What do we mean when we say we are a "Reformed" Church? Part 8 of 10 - The Church and Sacraments

[Editor's Note: Read part 1part 2part 3part 4part 5part 6, and part 7 of this series.]

We believe that the Church is God’s New Covenant community marked by the preaching of the gospel, the right administration of the sacraments, and the discipline entailed therein!

The church is a community created by the will of the Father through the work of the Son on the cross, where people believe in him in the power of the Holy Spirit. Wherever God works to create a people for himself, a particular communal life is formed that we can recognize as a church. Reformed Christians believe that the gospel of Jesus Christ produces a distinct covenant people who belong to God and whose life takes a particular shape.

Therefore, the marks of a true church are three: 1) the gospel is rightly preached from Scripture and believed by a community, 2) the sacraments are rightly administered, and 3) church discipline is rightly practiced. A true church exists wherever these marks are present. Each of these marks is wrapped up in the proper practice of the others, and Reformed Christians believe that no church exists wherever these marks are lacking.

The Right Preaching and Hearing of the Gospel

As discussed in a previous post, the church is a covenant community. For all who believe it, the promise of the gospel—forgiveness of sins and new creation through the atoning work of Jesus Christ—ratifies the New Covenant. In other words, when people hear God so as to believe in his promise in Jesus Christ, they become, along with their children, part of God’s covenant people. Those people not only join his church through faith in the gospel, but they are continually given life as the gospel word is proclaimed regularly on the Lord’s Day and throughout the week as Christians share their lives together.

If a community adopts false doctrines and practices that destroy the sound teaching of the gospel such that people are drawn away from faith in Christ, that community can no longer be considered a church of God.

The Right Administration of the Sacraments

Because the church is a covenant community, it is marked out by God given signs and seals of the covenant. In the same way a marriage covenant is signified by the giving and receiving of rings and sealed by the act of sexual intercourse, baptism and the Lord’s Table are signs and seals of the New Covenant community. As signs, they represent to us the work of Christ and his benefits. As seals, they testify to God's faithfulness, assuring us that God will surely do all he has promised. Baptism is the initiatory rite, and the Lord’s Table is an ongoing rite of Christian fellowship.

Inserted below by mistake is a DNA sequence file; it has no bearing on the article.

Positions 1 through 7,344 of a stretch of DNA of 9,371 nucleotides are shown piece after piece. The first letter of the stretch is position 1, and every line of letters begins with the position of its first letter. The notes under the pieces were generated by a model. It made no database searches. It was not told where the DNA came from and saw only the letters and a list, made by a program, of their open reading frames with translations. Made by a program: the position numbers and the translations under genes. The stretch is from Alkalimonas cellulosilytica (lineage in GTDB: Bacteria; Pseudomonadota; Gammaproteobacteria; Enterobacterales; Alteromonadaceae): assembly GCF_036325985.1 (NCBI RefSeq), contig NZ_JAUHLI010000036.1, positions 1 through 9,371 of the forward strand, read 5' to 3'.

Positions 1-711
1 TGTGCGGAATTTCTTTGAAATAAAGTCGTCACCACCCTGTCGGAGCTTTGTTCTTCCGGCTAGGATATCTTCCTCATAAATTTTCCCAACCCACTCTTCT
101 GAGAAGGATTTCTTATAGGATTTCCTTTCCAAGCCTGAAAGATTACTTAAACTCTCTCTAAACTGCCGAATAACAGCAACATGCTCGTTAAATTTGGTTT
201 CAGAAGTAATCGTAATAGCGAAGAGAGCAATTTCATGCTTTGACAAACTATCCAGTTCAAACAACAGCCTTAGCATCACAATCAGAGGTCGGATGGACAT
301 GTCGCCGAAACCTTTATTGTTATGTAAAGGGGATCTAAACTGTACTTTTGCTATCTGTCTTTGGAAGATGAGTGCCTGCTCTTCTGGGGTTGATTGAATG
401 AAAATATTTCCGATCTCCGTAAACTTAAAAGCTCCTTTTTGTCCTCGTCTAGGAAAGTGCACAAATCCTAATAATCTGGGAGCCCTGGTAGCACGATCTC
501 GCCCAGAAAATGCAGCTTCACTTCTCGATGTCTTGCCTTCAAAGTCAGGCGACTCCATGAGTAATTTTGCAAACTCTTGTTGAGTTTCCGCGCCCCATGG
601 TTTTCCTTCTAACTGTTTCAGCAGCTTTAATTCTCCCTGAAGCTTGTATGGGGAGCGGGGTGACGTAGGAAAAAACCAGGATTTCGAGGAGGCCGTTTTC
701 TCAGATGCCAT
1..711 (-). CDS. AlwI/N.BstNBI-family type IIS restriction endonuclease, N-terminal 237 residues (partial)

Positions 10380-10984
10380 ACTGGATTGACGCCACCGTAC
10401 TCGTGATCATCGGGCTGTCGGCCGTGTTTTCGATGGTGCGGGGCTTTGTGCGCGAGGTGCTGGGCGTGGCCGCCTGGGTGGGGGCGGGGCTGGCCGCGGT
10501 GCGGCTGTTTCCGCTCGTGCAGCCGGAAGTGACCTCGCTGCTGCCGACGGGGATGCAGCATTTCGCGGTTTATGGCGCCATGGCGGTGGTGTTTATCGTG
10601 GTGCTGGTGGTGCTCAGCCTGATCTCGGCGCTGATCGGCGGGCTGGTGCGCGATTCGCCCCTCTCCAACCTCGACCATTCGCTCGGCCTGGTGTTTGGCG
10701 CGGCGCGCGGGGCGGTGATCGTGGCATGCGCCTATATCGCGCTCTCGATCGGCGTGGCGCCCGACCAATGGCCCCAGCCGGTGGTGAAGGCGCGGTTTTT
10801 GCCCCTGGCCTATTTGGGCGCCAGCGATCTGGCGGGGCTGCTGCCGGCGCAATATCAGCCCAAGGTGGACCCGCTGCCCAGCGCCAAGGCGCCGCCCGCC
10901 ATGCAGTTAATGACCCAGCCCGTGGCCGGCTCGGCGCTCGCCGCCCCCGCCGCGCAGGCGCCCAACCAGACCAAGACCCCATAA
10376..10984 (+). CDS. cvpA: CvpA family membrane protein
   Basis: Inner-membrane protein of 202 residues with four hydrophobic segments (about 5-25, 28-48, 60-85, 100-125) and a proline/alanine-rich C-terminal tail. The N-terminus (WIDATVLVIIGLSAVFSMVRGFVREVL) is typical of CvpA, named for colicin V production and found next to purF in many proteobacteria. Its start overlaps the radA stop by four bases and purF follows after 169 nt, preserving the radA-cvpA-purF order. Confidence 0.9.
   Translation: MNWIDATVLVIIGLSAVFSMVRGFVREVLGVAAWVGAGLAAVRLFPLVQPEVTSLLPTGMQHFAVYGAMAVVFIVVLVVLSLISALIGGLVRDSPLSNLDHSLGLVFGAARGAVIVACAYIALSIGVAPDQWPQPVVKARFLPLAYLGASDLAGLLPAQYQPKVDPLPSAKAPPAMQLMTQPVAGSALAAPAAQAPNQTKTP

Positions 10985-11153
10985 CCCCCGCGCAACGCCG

While Christians debate the exact details of how these sacraments are to be administered (like timing, mode, frequency, etc.) the main issue regarding the right practice of the sacraments involves their meaning. If communities teach and practice that the sacraments confer or infuse grace as though salvation comes through them rather than through faith alone, then the sacraments have been perverted into a system of works and oppose the gospel of grace. So while some Christians baptize infants and others only believers able to give a public profession of faith, while some sprinkle and others immerse, while some celebrate the table weekly and others quarterly, while some use wafers and others a single loaf, these differences do not amount to errors that threaten the right administration of the sacraments. But those who turn the sacraments against the gospel of grace cannot be considered a church. 

Church Discipline

Because the church is a distinct covenant community marked off from the world through the sacraments, discipline is required to faithfully identify who credibly belongs to the church and who does not. Church discipline involves excluding from table fellowship non-Christians and those whose confession of Christ must be questioned. In other words, because the Lord’s Table is an ongoing identification of who is believing in Jesus Christ, it cannot be served to non-Christians or to those claiming to be Christians but living in unrepentant sin. Neither can baptism be applied to those who have no place in the covenant community of Christ. Churches that refuse to apply the marks of the sacraments faithfully cannot meaningfully claim to be true a church.

Jesus did not die merely to forgive the sins of many individuals. He died and rose again to bring a kingdom, and that kingdom is represented and pointed to by the church. Christians are not just saved from their sins but to a new way of life with God’s people. The church cannot be reduced to a location where a pastor preaches and people sing some songs. The church is a community indwelt by the Holy Spirit and thus set apart from the world in the preaching of the gospel, its celebration of the gospel in the sacraments, and its loyalty to the gospel in church discipline.

[Editor's Note: Read part 9 and part 10 of this series.]